Tuesday, June 5, 2018

In The Poconos ... A Walk In The Woods In Early June



Springtime in the Poconos can be very different from year to year. Cool and rainy seems to be the norm these past few years. Since my gardens aren't really showing any color right now, my hubby and I had recently decided to take a walk on one of the nature trails at nearby Tobyhanna State Park to enjoy the view of the lake.
The lake was calm with barely a ripple across the water. The trees were fresh and green, and the air was warm and a bit muggy. We headed down the trail at a leisurely pace as the sun began to peek through the clouds. Parts of the trail were still muddy from the rain earlier in the morning. Sidestepping the puddles, I ventured closer to the shoreline hoping I might spot a frog or two. 
No frogs, but I spotted this small, star-shaped wildflower.  I quickly pulled out my pocket camera. What is is? Don't know. Cute, don't you think?
As we walked along, I quickly spotted the red berries on this ground cover.  No clue what it is. CLICK!
Further down the path I noticed this pretty little flower. Swamp Buttercup ... maybe? Of course I couldn't resist and SNAPPED another pic. 

This low-growing flowering shrub (no idea what it is) caught my eye a little farther down the trail.  SNAP!
Then we came upon these. They look like a forest of mini pine trees! CLICK!
99% sure these are wild blueberry bushes! SNAP!
Fleabane ... at least I'm pretty sure that's what this is. CLICK.

Pine cones ... absolutely certain. SNAP!
No idea. Interesting and pretty though. CLICK!

A Dandelion Puff ... go on and make a wish!

HAPPY GARDENING TO ALL


Monday, April 23, 2018

What's Going On In My Pocono Garden In Late April

The snow is gone ... finally.  We've had 3 beautiful days of 60 degrees, but some rain is coming for the next 4-5 days. It could just as easily have been more snow. Thankfully, Mother Nature has had a change of heart.  Anyway, let me show you what's happening.
Bleeding Hearts are like beloved, old friends. When I start to see their little red heads poking up through the soil, they always make me smile. It amazes me how a tiny clump of leaves can transform into a 3 foot tall, beautiful green-leafed plant with lovely arching sprays of heart-shaped pink flowers.
This is the 4th year for my Walker's Low Catmint. This past Winter into Spring, my plants were covered with snow for just about all of March into April. Didn't faze them in the least. I pulled aside the dead leaves and trimmed off the dead growth left from last Winter to reveal the new growth of fuzzy green leaves. I have three nice sized clumps that just get bigger every year. Come Summer, I sometimes stop and just watch the bumble bees as they spend hours flitting from one tall purple flower to another.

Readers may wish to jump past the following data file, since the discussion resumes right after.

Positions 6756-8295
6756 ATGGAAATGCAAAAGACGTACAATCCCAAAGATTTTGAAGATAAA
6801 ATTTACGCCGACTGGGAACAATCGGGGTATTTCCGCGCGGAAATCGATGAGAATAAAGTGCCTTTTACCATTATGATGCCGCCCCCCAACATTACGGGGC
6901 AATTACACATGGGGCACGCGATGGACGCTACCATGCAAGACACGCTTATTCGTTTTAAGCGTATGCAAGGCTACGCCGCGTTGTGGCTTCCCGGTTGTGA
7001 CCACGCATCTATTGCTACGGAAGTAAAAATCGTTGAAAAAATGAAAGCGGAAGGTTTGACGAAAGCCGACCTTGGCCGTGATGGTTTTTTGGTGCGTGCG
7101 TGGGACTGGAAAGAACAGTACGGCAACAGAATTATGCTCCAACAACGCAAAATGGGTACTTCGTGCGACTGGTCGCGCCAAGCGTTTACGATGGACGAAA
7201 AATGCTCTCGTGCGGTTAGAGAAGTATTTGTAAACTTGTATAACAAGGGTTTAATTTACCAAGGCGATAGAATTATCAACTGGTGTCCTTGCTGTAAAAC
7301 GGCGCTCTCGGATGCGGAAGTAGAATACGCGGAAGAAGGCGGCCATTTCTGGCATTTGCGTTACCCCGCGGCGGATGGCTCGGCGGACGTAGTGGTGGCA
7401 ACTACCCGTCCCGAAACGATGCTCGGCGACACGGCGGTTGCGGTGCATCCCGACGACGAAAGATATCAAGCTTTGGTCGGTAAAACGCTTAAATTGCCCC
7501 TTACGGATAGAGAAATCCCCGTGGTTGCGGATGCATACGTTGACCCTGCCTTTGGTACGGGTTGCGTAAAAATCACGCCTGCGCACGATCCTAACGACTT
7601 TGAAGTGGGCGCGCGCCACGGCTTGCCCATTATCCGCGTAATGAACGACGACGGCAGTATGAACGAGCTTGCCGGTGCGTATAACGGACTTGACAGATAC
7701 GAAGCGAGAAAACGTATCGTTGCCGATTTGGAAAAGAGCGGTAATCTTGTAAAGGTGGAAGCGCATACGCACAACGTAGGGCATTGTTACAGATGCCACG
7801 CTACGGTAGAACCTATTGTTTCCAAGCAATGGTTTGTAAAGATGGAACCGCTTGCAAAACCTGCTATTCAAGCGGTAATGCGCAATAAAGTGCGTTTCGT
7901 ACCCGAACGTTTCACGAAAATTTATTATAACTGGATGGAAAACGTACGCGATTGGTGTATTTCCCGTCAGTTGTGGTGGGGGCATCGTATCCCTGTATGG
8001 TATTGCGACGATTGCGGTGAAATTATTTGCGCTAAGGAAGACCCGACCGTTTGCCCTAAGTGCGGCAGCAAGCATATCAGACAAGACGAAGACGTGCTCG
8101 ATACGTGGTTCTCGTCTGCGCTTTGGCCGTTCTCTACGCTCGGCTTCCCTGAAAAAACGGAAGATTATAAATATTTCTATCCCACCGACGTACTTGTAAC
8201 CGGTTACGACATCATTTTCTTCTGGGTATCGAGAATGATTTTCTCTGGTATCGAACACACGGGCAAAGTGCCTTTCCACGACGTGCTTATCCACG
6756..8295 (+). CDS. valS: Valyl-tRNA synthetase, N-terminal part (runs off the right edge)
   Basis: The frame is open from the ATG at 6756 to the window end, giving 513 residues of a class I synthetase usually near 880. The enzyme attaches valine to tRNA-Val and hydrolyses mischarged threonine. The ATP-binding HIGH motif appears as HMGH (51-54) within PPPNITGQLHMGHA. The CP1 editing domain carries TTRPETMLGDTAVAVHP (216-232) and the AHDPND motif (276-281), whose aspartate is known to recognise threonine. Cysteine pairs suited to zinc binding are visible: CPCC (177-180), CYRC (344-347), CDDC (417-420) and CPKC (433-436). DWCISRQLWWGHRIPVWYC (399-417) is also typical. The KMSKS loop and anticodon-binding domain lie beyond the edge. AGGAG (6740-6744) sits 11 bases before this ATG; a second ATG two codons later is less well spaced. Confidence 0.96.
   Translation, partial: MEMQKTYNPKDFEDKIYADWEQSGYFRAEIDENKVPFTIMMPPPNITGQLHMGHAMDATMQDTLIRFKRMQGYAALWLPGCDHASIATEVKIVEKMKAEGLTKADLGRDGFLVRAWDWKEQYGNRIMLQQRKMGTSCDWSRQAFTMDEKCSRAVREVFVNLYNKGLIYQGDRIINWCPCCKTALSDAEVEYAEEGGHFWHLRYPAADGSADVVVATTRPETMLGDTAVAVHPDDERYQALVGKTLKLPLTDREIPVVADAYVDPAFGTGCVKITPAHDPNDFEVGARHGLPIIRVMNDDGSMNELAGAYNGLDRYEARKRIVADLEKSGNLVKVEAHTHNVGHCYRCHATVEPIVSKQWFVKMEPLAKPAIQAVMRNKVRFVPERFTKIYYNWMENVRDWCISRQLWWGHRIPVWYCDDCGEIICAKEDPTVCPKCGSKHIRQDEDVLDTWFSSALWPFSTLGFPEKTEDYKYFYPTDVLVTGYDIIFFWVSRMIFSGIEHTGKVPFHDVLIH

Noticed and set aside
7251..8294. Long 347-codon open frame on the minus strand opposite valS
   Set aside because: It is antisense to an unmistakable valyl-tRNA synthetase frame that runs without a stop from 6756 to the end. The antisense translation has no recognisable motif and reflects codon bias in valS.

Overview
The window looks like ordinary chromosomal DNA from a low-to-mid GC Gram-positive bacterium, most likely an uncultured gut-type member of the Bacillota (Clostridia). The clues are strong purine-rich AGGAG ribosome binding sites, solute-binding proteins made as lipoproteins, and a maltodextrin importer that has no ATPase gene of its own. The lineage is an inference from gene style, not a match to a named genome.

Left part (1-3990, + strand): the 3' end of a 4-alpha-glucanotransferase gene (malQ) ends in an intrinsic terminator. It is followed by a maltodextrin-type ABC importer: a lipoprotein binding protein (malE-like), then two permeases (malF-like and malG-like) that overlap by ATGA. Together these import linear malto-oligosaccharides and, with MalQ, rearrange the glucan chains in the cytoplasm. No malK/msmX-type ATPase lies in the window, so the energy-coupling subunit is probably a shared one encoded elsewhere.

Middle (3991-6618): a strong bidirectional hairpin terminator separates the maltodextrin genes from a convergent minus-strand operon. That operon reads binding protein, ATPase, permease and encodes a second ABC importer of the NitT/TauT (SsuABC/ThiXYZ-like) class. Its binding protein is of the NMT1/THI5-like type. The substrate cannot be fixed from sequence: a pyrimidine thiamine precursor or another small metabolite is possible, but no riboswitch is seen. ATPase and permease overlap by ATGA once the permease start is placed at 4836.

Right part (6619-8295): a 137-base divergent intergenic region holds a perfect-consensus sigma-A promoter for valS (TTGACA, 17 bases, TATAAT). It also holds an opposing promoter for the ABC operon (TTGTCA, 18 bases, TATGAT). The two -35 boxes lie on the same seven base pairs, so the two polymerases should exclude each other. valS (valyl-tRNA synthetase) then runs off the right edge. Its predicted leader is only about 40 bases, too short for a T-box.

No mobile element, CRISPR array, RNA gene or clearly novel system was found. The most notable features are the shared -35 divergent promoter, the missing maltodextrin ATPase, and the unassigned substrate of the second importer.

This tiny little clump of small fan-shaped leaves is a Siberian Iris. Last Fall, I dug up a crowded tangle of Siberian Irises that just didn't seem happy where they were in my yard. The soil was very dry and compacted and the area didn't get much sun. I separated the irises and replanted them in a moister, sunnier spot. I didn't know if they would make it, but I hoped for the best. Well, they made it through this very bad winter. Tenacious little things.
I have another bunch of red heads, only these are Peonies. I have 4 bushes and they love our cold, Pocono winters.  They get larger every year. I wish the flowers lasted longer than they do.
Can you figure out what these are?  No? Well, I know I wouldn't have had a clue either. They are a mix of tall purple and white Alliums.  They were ... taller. Either the deer or the squirrels got to them. I still can't make up my mind who to blame. At first, I thought it was the deer, but recently began having second thoughts. The flowers came up last year and weren't touched at all. This year though we've had more squirrels around than in the last 5 years. Guess I will just leave them where they are, and when the leaves dry and shrivel up, I'll dig the bulbs up and replant them into my front garden which is fenced. 
This is my fenced garden in the front of the house. The green you can see are Daffodils and Alliums. I also have 2 Peony bushes, 4 Astilbes, 3 clumps of Tall Garden Phlox,  and Poppies (that reseed) and bloom in this garden. At the moment, they are barely visible.  Things will be looking quite different by the time June rolls around.  Hurry up June!

Happy Gardening to all!


Friday, April 6, 2018

It's Coming ... It's Coming ... Spring In The Poconos

It's April. I want birds tweeting ... flowers budding or blooming  ... the groundhogs coming out of hibernation. Heck! I wouldn't even mind seeing a bear knocking over a garbage pail! Oh ... you didn't know we have bears in the Poconos? Anyway, I want ...